Did you know that Italy has the largest number of Unesco sites compared to any country in the world and it’s just above China (which by the way is 30 times bigger) regarding these stats?
I mention this because I want to talk about Portovenere, a beautiful fishermen village, at the end of the Ligurian coast, on the border with Tuscany, which is, along with the famous Cinque Terre (Monterosso al Mare, Vernazza, Corniglia, Manarola, Riomaggiore ) one of our Unesco World Heritage Site.
In the last few years, this location has served as an endless procession of young Americans who picked le Cinque Terre to consider it THE dreamful destination for their spring break.
I must say there is a very good reason for this enthusiasm: in spite of its long touristic history, this region has managed to preserve its natural beauty and traditional architecture.
Since the XVII century, Le Cinque Terre has represented one of the obligatory stages of the Grand Tour, the long journey that the rich young men of the European aristocracy undertook to widen their culture, learn about politics, culture, art and antique civilizations. This trip could last months or even years and Italy, with its vestiges of the past, was for each of them an unavoidable long stop.
The name of the village (Portus Veneris) probably derives from a temple dedicated to the goddess Venus Ericina, located exactly in the place in which now stands the church of San Pietro in its typical Genoese gothic style, with black and white stone stripes, perched at the very end of the promontory. We suppose the name was linked to the fact that, according to tradition, the goddess was born from the sea foam, abundant just when the rough sea splashes against the dark rocks below.
We arrived in Portovenere almost at sunset on a rainy 31st of December right in time to see everybody else leave to get ready for their parties.
The scene was very cinematographic: the light and dark sky were given to the landscape a very dramatic atmosphere, perfectly matching the church sharp silhouette.
The leaden clouds and the silvery sea were moving along pushed by a wind that seemed to come from every direction and the orange light inside the church was the only color, almost a signal, that cast on the cold rock.
There is no reason to be surprised then if the Gulf of La Spezia has been called “The poets Gulf” since famous English, German and Russian artists and writers have lived here and their presences created myth and legend intersected with real history.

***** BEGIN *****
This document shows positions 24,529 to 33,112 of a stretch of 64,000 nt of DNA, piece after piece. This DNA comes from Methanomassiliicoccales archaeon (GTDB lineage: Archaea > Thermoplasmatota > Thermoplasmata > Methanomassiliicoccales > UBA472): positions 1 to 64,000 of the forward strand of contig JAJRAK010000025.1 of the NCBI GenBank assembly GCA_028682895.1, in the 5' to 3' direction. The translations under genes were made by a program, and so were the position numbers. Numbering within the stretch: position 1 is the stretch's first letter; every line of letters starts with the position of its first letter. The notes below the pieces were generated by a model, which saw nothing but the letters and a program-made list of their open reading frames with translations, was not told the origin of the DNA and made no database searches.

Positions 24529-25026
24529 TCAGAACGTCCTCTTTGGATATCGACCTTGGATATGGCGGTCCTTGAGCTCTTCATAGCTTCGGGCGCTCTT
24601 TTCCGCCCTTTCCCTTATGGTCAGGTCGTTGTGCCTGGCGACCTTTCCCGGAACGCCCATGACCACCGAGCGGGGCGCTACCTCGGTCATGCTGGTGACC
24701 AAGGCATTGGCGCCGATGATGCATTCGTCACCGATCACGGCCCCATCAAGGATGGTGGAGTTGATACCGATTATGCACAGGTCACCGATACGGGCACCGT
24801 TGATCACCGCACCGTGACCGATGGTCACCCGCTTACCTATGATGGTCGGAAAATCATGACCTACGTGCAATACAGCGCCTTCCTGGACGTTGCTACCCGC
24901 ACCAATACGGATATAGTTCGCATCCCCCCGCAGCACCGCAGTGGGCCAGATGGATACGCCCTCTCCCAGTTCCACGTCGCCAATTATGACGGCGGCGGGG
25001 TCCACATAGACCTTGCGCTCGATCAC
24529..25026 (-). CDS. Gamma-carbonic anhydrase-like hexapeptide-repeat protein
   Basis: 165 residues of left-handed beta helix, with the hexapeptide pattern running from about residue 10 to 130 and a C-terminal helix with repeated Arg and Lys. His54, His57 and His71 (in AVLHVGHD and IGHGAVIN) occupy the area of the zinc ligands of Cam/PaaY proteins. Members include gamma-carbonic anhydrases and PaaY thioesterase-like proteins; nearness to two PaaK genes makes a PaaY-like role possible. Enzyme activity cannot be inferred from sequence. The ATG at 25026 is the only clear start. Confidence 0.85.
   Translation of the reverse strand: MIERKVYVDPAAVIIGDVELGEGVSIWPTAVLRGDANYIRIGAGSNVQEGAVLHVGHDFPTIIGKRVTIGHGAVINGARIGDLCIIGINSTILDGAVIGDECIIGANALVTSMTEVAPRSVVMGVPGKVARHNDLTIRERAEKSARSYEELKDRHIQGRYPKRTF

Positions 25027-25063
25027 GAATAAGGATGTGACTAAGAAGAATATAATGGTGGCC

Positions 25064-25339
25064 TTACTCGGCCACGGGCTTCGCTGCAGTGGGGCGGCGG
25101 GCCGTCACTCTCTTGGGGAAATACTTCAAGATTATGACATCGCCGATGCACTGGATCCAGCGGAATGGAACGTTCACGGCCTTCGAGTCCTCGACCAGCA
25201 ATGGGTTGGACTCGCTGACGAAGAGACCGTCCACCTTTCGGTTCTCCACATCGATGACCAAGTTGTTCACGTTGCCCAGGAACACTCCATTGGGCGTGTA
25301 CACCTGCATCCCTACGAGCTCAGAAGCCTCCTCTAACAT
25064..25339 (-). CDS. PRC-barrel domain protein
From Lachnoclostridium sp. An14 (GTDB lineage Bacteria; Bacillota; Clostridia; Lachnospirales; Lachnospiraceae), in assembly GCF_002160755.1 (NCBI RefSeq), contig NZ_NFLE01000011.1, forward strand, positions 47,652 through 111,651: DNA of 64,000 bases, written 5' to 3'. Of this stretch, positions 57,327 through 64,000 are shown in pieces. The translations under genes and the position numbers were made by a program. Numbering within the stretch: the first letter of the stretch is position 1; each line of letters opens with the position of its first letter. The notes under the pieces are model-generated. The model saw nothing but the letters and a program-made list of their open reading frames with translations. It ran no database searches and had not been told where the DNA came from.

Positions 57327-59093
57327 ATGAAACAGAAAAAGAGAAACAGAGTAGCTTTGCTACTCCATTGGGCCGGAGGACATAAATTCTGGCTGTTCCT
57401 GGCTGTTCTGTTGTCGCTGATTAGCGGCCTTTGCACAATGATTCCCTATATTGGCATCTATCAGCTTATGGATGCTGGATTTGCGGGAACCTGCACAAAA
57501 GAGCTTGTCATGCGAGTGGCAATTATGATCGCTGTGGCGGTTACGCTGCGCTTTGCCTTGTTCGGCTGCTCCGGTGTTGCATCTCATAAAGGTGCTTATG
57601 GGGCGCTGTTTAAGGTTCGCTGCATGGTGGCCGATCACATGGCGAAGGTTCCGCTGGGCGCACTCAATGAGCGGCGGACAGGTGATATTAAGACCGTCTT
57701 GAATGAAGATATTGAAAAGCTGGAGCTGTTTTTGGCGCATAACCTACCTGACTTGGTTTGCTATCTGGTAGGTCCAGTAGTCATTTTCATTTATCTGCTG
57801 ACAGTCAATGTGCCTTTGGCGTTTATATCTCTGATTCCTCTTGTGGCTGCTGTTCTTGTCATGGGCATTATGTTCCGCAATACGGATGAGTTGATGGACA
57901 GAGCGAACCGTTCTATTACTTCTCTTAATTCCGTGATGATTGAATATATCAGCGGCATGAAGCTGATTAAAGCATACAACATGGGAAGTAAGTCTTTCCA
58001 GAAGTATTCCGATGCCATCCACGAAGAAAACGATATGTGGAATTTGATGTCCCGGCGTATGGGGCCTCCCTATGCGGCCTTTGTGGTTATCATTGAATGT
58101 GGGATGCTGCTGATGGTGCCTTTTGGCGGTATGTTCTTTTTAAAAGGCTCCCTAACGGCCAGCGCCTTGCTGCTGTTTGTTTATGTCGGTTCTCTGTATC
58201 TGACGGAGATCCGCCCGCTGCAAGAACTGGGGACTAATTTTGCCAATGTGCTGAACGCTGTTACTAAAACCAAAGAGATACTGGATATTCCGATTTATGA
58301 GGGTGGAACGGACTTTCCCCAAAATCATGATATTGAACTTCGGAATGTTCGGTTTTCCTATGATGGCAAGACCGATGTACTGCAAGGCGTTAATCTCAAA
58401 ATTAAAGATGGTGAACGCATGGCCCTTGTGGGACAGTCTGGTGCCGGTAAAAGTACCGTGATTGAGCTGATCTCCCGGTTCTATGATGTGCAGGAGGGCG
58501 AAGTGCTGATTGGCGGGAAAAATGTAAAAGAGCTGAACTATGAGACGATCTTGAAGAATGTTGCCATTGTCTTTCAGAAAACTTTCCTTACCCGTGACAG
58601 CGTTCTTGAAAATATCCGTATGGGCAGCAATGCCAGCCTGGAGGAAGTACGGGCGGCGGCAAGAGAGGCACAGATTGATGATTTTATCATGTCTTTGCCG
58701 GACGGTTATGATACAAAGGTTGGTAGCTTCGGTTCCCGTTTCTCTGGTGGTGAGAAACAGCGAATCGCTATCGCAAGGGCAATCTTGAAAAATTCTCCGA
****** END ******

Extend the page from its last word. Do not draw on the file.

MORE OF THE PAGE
Charles Dickens, David H. Lawrence, Percy B. Shelley, his wife Mary ( the author of the gothic novel Frankenstein), the painter Arnold Böcklin, , George Sand, Virginia Wolf, the American writer Henry James: each of them has contributed to their unique existence to the extraordinary reputation of this piece of Ligurian coast.
One above all others though has linked his reputation of a young dandy and romantic writer to this place: George Gordon Byron and in particular, his legendary swim crossing from Porto Venere to Lerici in 1822, to reach his friend Percy B. Shelley and his wife Mary who stayed at Villa Magni in San Terenzo.
Byron led a very adventurous and controversial life; he was the object of numerous moral scandals – he was accused of incest, adultery, bisexuality, sodomy, free love and in spite of his reputation as an acclaimed writer, he was the victim of a growing and disdainful refusal by the London aristocracy.
He was the victim of a violent hostility that was the first signs of the evangelistic spirit, which would then be imposed during the Victorian era. As a matter of fact, in 1816 he decided on self-exile from England, where he would never return.
During his long wanderings in the continent Lord Byron temporarily settled in many places where he wrote, intensely lived and cultivated his physical and intellectual pleasures, without caring about public opinion, building, not completely involuntarily, the Byronian hero image: eccentric , idealized but imperfect, rebellious, arrogant, tormented by a painful, often self-destructive past.
In Portovenere, there is a cave that is designated with his name to remember the daring swim mentioned above to reach his poet friend, Shelley, in the nearby village of Lerici.
This is a historical fake. Byron never came to Portovenere but reading the marble plate placed on the rock arch that frames the blue waters, you just want to believe it.
We can call it the power of Romanticism: true or not true, your imagination is stronger than reality and often wins on bare facts, on dull evidence, and on unseductive accuracy.
Portovenere: Directions to get there